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J Consult Clin Psychol. 2002 Oct;70(5):1140-9.

Using self-efficacy judgments to predict characteristics of lapses to smoking.

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Department of Psychology, University of Pittsburgh, USA.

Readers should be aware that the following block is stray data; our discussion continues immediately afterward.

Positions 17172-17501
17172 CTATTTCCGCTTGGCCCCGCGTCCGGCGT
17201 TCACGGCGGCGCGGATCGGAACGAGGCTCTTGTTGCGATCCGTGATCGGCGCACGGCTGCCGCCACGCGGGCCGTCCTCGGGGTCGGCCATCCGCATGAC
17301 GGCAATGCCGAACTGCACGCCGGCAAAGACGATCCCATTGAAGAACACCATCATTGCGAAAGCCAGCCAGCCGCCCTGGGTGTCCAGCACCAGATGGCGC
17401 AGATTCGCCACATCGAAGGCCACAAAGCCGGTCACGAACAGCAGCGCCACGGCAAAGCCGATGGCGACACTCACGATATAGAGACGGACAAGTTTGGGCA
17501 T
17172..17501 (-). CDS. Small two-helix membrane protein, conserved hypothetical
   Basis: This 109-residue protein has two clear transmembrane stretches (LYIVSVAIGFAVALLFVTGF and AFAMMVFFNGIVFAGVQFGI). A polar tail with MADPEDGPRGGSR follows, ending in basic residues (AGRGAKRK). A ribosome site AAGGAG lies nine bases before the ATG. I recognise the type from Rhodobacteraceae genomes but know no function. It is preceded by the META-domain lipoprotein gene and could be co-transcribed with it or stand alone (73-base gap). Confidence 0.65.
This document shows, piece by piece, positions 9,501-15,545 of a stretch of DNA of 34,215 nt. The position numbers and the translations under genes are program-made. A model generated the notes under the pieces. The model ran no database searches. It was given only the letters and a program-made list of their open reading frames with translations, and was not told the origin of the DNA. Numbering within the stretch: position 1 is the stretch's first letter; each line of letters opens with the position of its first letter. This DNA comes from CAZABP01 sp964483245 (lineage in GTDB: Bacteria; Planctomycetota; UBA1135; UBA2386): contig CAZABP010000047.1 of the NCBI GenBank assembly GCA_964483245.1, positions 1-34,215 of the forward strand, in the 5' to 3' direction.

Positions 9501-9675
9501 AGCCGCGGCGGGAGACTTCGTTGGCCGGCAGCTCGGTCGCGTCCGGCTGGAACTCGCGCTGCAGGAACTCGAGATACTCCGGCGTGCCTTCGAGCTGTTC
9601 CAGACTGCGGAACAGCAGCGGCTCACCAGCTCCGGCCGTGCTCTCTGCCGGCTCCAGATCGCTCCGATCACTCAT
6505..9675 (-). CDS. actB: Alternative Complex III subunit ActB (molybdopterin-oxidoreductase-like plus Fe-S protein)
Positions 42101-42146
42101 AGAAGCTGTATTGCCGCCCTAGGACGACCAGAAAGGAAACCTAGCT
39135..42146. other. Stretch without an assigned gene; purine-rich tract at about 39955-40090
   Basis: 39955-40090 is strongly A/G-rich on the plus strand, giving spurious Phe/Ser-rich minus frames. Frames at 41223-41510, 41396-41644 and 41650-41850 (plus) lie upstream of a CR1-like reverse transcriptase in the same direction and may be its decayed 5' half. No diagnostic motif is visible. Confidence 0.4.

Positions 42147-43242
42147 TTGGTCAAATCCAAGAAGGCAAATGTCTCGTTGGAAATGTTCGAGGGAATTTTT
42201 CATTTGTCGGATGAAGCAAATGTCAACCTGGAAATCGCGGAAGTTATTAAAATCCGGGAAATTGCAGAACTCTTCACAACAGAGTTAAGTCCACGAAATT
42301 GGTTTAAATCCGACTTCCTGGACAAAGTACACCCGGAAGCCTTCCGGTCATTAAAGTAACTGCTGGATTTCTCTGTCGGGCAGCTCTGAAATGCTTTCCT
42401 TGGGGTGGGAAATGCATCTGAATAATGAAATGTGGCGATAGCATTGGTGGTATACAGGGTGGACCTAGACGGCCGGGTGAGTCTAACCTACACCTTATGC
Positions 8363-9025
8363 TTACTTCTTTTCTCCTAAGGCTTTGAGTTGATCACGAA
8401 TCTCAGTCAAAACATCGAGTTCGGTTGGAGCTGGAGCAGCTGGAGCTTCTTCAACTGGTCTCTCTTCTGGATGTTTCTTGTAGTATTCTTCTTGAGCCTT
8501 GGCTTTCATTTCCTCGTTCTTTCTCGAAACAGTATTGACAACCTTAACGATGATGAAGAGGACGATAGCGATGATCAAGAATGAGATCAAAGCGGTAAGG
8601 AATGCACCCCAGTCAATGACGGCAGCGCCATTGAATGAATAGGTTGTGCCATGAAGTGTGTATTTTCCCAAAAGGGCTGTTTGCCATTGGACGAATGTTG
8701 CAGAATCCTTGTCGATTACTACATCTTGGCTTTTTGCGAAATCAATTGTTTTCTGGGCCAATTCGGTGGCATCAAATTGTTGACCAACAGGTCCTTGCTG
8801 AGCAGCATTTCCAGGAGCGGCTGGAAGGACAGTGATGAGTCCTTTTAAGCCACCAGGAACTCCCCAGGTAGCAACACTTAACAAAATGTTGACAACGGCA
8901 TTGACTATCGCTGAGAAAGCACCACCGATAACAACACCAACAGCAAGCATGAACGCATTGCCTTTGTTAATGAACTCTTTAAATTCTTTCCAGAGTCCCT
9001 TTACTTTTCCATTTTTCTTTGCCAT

According to relapse prevention theory, abstinence self-efficacy judgments (ASE; confidence in ability to abstain from smoking) about particular affective and environmental contexts should predict behavior in those contexts. Low-ASE contexts should present challenges to abstinence. In this study, the authors used profile correlations to quantify the relationship between context-specific ASE ratings and the characteristics of lapse episodes. To assess the distinctiveness of this relationship, they also correlated the situations surrounding temptation and randomly selected (nontemptation) episodes with context-specific ASE. The ASE-first lapse profile correlation was significantly greater than zero and significantly greater than ASE-temptation and ASE-nontemptation correlations. This pattern of results remained when multiple lapse episodes were considered. Thus, low-ASE contexts tend to be associated with lapses to smoking.

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